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4 Stupid Substitutes for Humility

humblebragWhen Ben Franklin turned 20, he was determined to become virtuous. He put together a list of 12 virtues (frugality, sincerity, justice, etc.), and worked out a system of regularly focusing on one virtue a week while tracking his progress as he went.

He showed his finished list of values to a minister who pointed out that Franklin was missing humility—the queen of all virtues. Ben added it to the list bringing the total to 13.

After spending many months working on the virtues, Franklin’s friend asked how he was doing with humility. Franklin responded, “I can’t boast of much success in acquiring the reality of this virtue, but I had a good deal with regard to the appearance of it.”

If you’re acting humble, you’re not

Virtues are a lot like garments; you can put them on on without owning them. It’s tricky because we don’t just fool the people around us by playing dress up—we fool ourselves.

Humility’s much easier to manufacture than it is to internalize, and as long as we’re more focused on humility’s appearance, we’ll never experience its transformation.

So what’s humility?

Scripture’s packed with references to humility (something God honors), and most of the time it’s used as an antonym for pride (something God despises).

The classic C. S. Lewis quote from Mere Christianity is a helpful place to start:

“True humility is not thinking less of yourself; it is thinking of yourself less.”

Humility’s simplicity is what makes it so damned difficult. It’s simply thinking about, promoting the interests of, and celebrating others more than yourself.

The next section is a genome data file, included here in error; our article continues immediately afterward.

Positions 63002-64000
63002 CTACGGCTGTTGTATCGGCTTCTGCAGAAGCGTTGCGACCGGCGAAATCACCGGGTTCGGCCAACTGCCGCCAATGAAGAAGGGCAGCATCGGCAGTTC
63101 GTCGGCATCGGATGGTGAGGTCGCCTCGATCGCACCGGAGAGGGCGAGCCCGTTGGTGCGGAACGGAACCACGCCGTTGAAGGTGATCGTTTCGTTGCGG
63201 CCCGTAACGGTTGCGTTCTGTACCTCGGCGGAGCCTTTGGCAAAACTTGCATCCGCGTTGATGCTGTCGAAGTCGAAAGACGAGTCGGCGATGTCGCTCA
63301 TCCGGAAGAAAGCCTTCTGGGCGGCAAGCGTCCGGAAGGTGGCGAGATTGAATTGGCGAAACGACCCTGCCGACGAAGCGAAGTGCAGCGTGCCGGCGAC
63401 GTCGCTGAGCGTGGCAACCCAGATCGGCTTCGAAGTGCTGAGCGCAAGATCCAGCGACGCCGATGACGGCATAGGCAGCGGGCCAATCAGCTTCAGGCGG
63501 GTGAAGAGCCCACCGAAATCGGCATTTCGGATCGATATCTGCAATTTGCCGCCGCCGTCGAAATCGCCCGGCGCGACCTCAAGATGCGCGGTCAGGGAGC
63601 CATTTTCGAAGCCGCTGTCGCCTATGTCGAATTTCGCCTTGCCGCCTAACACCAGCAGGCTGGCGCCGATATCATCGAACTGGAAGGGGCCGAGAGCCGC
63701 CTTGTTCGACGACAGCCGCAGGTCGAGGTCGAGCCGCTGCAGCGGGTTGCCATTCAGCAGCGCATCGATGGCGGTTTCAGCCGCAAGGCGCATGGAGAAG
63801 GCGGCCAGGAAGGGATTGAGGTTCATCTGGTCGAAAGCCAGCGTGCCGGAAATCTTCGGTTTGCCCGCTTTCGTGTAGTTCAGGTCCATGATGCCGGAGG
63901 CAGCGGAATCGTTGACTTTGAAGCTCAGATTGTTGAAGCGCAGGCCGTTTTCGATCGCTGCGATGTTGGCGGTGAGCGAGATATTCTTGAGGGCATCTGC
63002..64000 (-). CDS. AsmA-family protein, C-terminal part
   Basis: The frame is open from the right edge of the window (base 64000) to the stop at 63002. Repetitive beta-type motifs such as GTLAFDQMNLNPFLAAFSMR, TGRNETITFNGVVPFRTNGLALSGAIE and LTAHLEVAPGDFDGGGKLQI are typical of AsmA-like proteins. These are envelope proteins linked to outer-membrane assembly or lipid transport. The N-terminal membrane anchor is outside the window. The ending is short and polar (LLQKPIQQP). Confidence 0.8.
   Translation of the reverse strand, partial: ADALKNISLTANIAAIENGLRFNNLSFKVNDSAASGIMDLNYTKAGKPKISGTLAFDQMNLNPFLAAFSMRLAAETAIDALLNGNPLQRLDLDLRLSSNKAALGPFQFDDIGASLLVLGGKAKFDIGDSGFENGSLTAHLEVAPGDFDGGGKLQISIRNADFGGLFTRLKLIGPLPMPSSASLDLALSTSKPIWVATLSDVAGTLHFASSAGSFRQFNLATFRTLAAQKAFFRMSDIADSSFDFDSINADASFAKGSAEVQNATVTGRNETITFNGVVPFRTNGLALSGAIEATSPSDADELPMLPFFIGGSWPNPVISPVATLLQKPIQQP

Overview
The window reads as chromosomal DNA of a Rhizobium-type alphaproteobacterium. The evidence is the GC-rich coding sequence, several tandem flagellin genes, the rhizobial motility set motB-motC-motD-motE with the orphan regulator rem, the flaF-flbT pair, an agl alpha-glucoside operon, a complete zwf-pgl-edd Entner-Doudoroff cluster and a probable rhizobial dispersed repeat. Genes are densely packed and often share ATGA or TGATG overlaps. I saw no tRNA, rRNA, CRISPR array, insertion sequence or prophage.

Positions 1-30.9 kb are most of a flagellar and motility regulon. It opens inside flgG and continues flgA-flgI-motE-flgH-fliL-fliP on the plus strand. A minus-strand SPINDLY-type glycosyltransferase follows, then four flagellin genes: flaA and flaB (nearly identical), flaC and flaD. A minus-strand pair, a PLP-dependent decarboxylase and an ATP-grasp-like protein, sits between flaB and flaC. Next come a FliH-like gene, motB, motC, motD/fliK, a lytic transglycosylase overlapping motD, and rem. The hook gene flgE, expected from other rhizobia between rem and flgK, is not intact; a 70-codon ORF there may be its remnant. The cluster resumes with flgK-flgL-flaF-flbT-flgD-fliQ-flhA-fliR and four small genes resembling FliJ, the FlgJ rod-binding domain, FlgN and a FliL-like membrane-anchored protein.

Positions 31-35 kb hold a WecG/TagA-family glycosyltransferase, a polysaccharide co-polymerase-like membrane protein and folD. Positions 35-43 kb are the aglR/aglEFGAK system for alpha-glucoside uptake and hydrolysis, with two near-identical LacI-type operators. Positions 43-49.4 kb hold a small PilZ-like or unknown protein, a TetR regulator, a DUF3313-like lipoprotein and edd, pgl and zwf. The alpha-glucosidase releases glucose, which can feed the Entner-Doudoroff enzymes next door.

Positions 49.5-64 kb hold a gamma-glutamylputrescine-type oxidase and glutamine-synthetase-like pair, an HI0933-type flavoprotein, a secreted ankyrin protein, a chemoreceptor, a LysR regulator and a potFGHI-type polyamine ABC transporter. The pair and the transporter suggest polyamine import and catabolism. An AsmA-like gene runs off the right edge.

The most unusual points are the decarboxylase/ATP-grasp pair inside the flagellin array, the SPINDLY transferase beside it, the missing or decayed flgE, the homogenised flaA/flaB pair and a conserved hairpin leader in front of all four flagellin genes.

Instead of focusing on others, we tend to promote, celebrate, and focus on ourselves with a little self-depreciating twist to give the appearance that we really don’t take ourselves that seriously.

4 things that aren’t humility

1. The humble brag

I use to work with this guy who’d say things like, “My wife’s always telling me that people think I’m weird and socially awkward because I use professor-like vocabulary words instead of talking like a normal person.”

Let me translate that for you: “Folks think I’m weird, BECAUSE I’M SO DAMN SMART!”

A humble brag is the delightful technique of saying something awesome about yourself, but washing it down with a chaser of faux-criticism or depreciation.

Only one person in a group can never seem to recognize a humble brag, and that’s the person who’s using it. They’re too busy trying to force feed you a spoonful of their awesomeness.

2. Most uses of the word “humbled”

When I had my first viral blog post, I was a bit of a jackass. It was such a big surprise and I didn’t know how to talk about it in a way that didn’t seem awful. So instead of just talking about it, I would post screen shots and stats and say ridiculous things like, “I’m so humbled that so many people are reading my blog today.”

I wasn’t so humbled about it—that was complete nonsense. I was excited. And you know what? That’s okay. What’s not okay is putting on some false sense of humility in order to draw attention to myself.